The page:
Crossposted from Comment is free.

The Myth, and Insight, of Owens Valley

Yesterday’s Washington Post included an article on the political battle between Las Vegas and northern Nevada over access to northern Nevada’s groundwater.

Unhelpfully, the article repeated the myth of Owens Valley, the southeastern California valley that, a century ago, became part of the nation’s first major water rights agreement. Under the deal, valley residents sold their property and water rights to Los Angeles, and much of the valley’s water was carried away by aqueduct to fuel the city’s growth into a major metropolitan area.

The Post repeats the myth faithfully:

The specter of California’s Owens Valley looms over the area, as people recall the aqueducts that almost 100 years ago turned a lush agricultural community into an environmental disaster so that water could be delivered to Los Angeles.

[…]

William Mulholland, as head of the Los Angeles water department in 1904, conceived the idea of an aqueduct from the Owens Valley. “He had no interest in draining the valley, he had no interest in creating that wasteland,” [Bob Fulkerson, state director of the Progressive Leadership Alliance of Nevada] said. “He did not want that to happen, but that’s what did happen because once the siphon was started it was impossible to turn it off.”

University of Arizona professor Gary Libecap, in research he summarized in a Summer 2005 Regulation article, has effectively exploded this myth.

Far from being a “lush agricultural community,” historical data show Owens Valley contained small, relatively low-production farms with a total of only about 50,000 acres in cultivation. Much of the valley’s income came from livestock, not planting. The area featured a fairly short growing season, high elevation, alkaline soils, and poor access to markets. In short, Libecap concludes, “Those data suggest that Owens Valley farmers may have been quite anxious to sell their land to an interested buyer.”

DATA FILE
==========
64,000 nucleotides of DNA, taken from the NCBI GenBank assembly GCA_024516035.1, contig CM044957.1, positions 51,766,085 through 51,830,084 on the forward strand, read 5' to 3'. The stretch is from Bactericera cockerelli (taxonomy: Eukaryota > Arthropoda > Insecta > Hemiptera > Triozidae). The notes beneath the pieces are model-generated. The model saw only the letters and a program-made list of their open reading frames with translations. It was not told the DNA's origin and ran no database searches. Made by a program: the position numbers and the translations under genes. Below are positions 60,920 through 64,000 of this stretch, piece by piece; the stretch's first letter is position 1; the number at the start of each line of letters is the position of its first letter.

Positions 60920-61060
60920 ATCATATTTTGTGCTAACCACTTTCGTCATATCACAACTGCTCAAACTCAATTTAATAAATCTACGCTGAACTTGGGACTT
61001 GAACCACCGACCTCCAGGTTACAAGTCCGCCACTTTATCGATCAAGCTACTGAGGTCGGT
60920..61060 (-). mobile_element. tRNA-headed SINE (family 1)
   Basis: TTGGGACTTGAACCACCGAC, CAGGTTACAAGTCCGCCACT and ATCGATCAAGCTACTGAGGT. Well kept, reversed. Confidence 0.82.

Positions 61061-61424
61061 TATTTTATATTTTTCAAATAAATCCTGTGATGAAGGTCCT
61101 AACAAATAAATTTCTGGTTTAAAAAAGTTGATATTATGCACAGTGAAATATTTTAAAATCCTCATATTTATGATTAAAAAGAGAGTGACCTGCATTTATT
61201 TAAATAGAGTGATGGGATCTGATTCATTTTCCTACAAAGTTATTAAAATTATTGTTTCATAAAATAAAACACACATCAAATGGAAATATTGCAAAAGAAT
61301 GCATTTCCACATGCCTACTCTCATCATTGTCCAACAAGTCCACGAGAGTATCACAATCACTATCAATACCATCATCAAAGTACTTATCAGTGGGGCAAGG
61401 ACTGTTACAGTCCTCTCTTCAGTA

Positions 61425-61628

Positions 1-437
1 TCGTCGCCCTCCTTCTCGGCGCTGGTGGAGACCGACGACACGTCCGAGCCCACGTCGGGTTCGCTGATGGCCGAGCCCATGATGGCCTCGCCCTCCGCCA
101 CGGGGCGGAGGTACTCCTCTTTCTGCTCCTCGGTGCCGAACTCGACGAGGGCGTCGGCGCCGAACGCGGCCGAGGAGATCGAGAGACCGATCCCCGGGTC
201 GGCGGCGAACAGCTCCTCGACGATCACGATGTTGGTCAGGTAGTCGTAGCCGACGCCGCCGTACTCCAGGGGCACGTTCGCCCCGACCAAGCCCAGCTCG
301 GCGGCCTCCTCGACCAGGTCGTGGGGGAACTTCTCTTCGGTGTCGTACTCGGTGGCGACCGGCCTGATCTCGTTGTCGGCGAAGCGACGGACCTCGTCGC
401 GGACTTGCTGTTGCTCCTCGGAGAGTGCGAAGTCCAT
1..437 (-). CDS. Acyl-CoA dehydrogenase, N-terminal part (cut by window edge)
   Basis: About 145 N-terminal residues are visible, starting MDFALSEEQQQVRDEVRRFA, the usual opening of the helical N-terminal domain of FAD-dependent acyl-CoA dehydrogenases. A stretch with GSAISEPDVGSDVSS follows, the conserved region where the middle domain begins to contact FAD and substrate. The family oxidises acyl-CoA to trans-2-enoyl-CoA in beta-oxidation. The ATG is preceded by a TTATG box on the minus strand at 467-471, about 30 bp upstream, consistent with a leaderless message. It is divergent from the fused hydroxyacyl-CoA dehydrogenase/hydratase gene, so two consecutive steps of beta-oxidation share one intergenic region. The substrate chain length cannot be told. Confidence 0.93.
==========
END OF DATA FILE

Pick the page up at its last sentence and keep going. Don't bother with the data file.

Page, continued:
The Los Angeles–Owens Valley deal provided that buyer. Libecap’s research shows valley landowners were offered considerably more money for their property and water rights than what their farms were worth. The payments became even more enticing after the California legislature and courts forced the city to sweeten the deals.

That may ultimately prove the solution to the Nevada problem. As Ronald Coase famously argues, original distribution of property rights will not prove an impediment to ultimate efficiency so long as transactions costs are minimal. Put more simply, Las Vegas likely needs to up its offers to northern Nevada counties in order to get the water it needs. And, given Vegas’s growth rate, that bid is likely forthcoming.

Rent-Seeking Weasels

We’ve all heard about how actor-director Rob Reiner sponsored an initiative in California in 1998 to raise cigarette taxes to fund preschool programs. Reiner then became chairman of the state agency created by the initiative. And then he funneled $230 million of state spending through the ad and PR agencies that had worked on the initiative. And then he spent another $23 million of state money to support Proposition 82 this spring, to create universal preschool programs. He had to resign from his position, and voters turned down Prop 82.

But he’s not the only person sponsoring an initative that would benefit himself, his family, or his friends. A wealthy real estate developer who thought stem cell research would benefit his diabetic son spent $3 million of his own money to get Californians to create a $3 billion taxpayer-funded stem cell research organization, which he then became chairman of.

And now comes Vinod Khosla, a founder of Sun Microsystems and former partner in the fabulously successful Silicon Valley venture capital firm Kleiner, Perkins, Caufield and Byers, and recently number 1 on Forbes magazine’s Midas list of “the people who most successfully use venture capital to create wealth for their investors.” He’s been the subject of two admiring profiles in the Washington Post (one reprinted from Slate) in the past two days for his latest venture: ethanol. If Vinod Khosla says ethanol is a good investment, don’t bet against him. Or against fellow Silicon Valley megamillionaire Bill Gross, who says that “reinventing energy … dwarfs any business opportunity in history.”